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Call It a Tie; Debate Two Was Pretty Even

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(Danville, California)

It could hardly have been closer. My final score for the debate was 14.6 for John McCain and 14.3 for Barack Obama. In essence it was a tie. The debate was notable for two things which were absent. It was widely predicted that McCain would attack Obama’s controversial associates, such as Bill Ayers, Tony Rezko and Rev. Jeremiah Wright. In fact, their names never came up. Nor did Sarah Palin’s. Again, it was widely expected that her readiness would be debated. Her name was never mentioned.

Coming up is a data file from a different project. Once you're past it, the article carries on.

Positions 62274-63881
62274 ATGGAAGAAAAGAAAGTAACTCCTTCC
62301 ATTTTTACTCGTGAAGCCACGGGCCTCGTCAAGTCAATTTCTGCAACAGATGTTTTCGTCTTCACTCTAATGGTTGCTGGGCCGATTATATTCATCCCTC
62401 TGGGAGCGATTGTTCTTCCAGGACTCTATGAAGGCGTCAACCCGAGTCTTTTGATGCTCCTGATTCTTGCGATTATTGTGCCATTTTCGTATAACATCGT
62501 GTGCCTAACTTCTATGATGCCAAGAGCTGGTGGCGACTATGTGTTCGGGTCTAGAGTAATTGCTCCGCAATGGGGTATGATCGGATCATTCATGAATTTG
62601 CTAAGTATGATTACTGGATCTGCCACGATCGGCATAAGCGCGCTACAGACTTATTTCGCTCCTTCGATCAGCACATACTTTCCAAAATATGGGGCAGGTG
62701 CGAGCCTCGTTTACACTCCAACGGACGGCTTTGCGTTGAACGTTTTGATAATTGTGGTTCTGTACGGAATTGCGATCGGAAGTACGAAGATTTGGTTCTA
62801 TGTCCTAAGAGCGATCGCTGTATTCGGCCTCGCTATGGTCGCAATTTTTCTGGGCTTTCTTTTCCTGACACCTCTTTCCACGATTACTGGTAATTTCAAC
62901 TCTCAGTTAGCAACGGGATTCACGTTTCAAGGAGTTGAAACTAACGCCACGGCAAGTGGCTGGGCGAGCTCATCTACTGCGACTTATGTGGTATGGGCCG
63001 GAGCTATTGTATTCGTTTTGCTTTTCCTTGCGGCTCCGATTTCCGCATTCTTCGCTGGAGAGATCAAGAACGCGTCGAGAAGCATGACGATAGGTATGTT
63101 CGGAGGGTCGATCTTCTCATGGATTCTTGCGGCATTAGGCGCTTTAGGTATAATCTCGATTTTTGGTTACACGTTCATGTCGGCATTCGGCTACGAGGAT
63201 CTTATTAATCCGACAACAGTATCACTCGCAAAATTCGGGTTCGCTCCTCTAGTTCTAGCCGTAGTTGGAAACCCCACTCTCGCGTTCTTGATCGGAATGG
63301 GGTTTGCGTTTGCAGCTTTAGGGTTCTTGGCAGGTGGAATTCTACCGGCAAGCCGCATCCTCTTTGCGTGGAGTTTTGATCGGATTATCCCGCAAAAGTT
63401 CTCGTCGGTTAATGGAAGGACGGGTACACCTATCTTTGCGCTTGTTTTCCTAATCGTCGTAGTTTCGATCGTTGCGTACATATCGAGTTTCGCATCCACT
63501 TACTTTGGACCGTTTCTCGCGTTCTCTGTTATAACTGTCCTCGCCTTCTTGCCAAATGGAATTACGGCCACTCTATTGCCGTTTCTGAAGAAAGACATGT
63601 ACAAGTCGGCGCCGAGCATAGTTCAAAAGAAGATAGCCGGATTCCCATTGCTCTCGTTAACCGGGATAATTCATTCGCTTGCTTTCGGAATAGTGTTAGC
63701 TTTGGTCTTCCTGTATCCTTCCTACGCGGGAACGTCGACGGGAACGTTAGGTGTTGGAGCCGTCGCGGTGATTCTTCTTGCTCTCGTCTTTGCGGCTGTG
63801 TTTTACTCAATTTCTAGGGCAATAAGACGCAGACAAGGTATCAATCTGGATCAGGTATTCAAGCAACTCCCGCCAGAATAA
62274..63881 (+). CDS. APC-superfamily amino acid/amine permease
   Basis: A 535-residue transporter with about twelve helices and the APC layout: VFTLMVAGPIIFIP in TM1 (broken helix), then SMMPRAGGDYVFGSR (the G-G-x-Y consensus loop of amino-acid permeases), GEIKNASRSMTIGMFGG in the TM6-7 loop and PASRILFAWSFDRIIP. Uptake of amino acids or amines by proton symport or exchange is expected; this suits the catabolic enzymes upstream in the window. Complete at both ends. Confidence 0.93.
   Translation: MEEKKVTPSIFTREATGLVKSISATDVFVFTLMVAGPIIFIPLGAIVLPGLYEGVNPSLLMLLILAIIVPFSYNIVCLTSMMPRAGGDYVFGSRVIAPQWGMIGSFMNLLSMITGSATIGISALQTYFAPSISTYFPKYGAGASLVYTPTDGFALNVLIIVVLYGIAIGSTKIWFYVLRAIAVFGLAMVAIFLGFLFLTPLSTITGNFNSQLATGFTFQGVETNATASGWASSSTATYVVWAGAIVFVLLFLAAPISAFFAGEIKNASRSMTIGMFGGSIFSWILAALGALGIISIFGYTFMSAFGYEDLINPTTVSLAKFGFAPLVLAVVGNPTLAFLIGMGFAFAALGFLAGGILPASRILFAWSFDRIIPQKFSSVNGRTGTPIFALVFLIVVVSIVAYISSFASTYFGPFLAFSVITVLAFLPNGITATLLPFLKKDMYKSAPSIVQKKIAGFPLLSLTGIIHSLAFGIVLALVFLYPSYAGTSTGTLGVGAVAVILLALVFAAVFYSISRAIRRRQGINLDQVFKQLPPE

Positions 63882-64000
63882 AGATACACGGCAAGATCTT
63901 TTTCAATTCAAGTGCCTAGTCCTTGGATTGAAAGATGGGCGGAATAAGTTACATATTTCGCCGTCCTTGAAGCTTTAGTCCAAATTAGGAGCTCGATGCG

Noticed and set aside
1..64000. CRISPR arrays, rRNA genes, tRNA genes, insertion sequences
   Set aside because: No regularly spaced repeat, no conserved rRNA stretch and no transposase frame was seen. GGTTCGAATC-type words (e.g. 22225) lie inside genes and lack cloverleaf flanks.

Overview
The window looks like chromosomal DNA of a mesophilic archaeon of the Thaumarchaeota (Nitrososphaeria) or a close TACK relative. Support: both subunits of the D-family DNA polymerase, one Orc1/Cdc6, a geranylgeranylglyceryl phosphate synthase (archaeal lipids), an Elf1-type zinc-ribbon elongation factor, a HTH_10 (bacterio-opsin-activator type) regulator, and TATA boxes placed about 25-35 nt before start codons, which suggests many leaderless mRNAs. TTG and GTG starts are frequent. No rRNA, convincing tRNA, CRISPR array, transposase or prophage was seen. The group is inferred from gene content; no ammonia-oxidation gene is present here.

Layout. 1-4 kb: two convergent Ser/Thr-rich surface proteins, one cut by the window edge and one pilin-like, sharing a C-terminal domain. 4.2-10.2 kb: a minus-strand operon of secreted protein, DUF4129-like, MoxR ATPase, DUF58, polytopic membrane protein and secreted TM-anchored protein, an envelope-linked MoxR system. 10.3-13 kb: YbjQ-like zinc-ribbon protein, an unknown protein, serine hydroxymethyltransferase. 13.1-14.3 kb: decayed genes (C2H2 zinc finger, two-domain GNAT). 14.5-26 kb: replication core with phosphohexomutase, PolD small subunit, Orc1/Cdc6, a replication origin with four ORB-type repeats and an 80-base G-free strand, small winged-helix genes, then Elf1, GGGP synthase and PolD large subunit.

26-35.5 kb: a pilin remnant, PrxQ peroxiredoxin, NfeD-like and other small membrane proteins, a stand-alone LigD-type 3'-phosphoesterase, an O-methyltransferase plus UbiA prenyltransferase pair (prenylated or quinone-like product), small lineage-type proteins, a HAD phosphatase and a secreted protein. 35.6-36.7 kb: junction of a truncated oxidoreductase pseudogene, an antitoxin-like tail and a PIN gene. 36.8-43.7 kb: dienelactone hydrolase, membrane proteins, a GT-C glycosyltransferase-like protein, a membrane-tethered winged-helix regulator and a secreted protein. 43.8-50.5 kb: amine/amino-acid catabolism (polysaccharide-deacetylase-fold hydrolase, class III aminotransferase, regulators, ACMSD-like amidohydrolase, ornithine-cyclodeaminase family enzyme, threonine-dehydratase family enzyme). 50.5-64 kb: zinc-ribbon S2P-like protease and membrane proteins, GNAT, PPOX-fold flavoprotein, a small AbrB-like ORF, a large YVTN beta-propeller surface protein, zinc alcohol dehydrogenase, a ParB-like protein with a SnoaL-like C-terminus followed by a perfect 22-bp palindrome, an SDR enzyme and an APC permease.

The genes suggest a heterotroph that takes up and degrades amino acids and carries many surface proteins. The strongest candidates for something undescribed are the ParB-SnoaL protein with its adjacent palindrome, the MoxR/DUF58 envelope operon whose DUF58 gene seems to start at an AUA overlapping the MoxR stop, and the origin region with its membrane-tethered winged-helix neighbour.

The Loyola Marymount Debate Score Sheets I use are pretty straightforward. The candidates are judged on four criteria: Clear; well organized; factual and relevant. So they were very close when they stuck to the question. If they wandered, they lost points.

For example, the candidates were asked to rank their issue priorities between energy, health care and entitlement programs. McCain ranked all three, but Obama ranked education and skipped the entitlement portion. Maybe he misunderstood the question, but he addressed an issue that simply wasn’t part of the question.

When another question focused on how to deal with entitlements, McCain talked about fixing Social Security. He said, “It’s easy,” and talked of the bipartisanship of Ronald Regan and Tip O’Neill on the same issue 25 years ago. But he offered no specifics on how it would be easy to fix. So McCain lost points there.